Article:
Last football season, late in the year, I wrote about the Denver Broncos offense under Tim Tebow. Game announcers, NFL talking heads and nearly everyone at ESPN (other than Skip Bayless) opined that the Denver offense wasn't sustainable. I argued that this particular offense, called the spread or spread offense, would work.
I never understood why John Fox or John Elway didn't or wouldn't open up the offense and get more creative in play calling. Instead, they would stand in front of the media after wins or losses and say that the offense wouldn't work in the NFL, but they had to run because of Tim Tebow.
Let me tell a secret you're not hearing from the talking heads after the first two week of the NFL season. Robert Griffin III and Cam Newton are running the spread option in the NFL. Griffin ran it nearly to perfection the last two weeks and got a win against the Saints (he might have gotten a win against the St. Louis Rams until a stupid penalty forced a long field goal).
I can't tell you how many times I have seen the "zone read" run in the NFL the last two weeks. (Zone Read is a popular spread offense.)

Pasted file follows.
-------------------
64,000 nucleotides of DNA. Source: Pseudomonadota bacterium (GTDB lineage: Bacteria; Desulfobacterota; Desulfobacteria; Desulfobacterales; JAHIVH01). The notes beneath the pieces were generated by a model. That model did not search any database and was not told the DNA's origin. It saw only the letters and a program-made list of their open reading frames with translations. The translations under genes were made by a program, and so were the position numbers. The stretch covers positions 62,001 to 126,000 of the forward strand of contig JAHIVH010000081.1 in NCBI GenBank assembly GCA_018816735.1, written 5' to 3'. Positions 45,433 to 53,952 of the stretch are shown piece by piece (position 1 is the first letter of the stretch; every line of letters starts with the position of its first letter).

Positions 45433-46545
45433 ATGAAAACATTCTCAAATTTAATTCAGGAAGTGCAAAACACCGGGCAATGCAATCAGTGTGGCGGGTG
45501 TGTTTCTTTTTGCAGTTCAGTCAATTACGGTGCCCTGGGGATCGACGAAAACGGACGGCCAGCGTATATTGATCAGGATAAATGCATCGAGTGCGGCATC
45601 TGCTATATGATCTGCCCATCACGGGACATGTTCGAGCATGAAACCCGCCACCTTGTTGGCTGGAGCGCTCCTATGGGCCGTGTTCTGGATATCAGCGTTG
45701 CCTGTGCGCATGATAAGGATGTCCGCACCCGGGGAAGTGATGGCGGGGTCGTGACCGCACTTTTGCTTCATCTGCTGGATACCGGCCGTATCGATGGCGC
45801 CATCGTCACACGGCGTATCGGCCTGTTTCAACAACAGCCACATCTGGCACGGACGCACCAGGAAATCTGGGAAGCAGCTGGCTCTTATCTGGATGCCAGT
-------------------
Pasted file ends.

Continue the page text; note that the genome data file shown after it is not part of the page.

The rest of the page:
Newton ran for a career-high 71 yards against the Saints running the spread option. (Honestly, I missed the Carolina loss to Tampa Bay the week before, so I don't know what they were running in that particular game.)
All over the NFL, more teams are running elements of the spread option. In reality, the "wildcat offense" that started in Miami is just the spread option that includes throwing the ball.
Tebow is now in New York and took snaps at quarterback for the Jets in the third quarter. The first play was a Tebow run for 22 yards and his second was a Joe McKnight run for 12 yards.
Rex Ryan, Jets head coach, pulled Tebow and reinserted Mark Sanchez at quarterback and New York ended up punting on that drive and losing 27-10 to the Pittsburgh Steelers.
As more college football teams run the spread and send quarterbacks to the NFL, you will see the spread offense more frequently in the NFL. I give credit to the Carolina and Washington coaching staffs for realizing the strengths of their quarterbacks and playing to them. The Redskins and Panthers aren't doing anything new on offense. They are just putting a new spin on an old idea and making it work at the highest level.
Here's a quick football lesson: The spread option is just another incarnation of the Wing T and triple option. Only high schools run the wing T offense anymore, but all the service academies run the triple option, and most college teams run variations of the triple option.
Newton, Griffin and Tebow aren't reinventing the wheel; they are just using the newest type of wheel. It doesn't mean they are a better product, just that they can work like any other quarterback.
If the Jets end up pulling Sanchez for Tebow and open up the offense (unlike Denver), you will see the spread option work at a high level. Trust me; I saw it at the University of Florida for three years.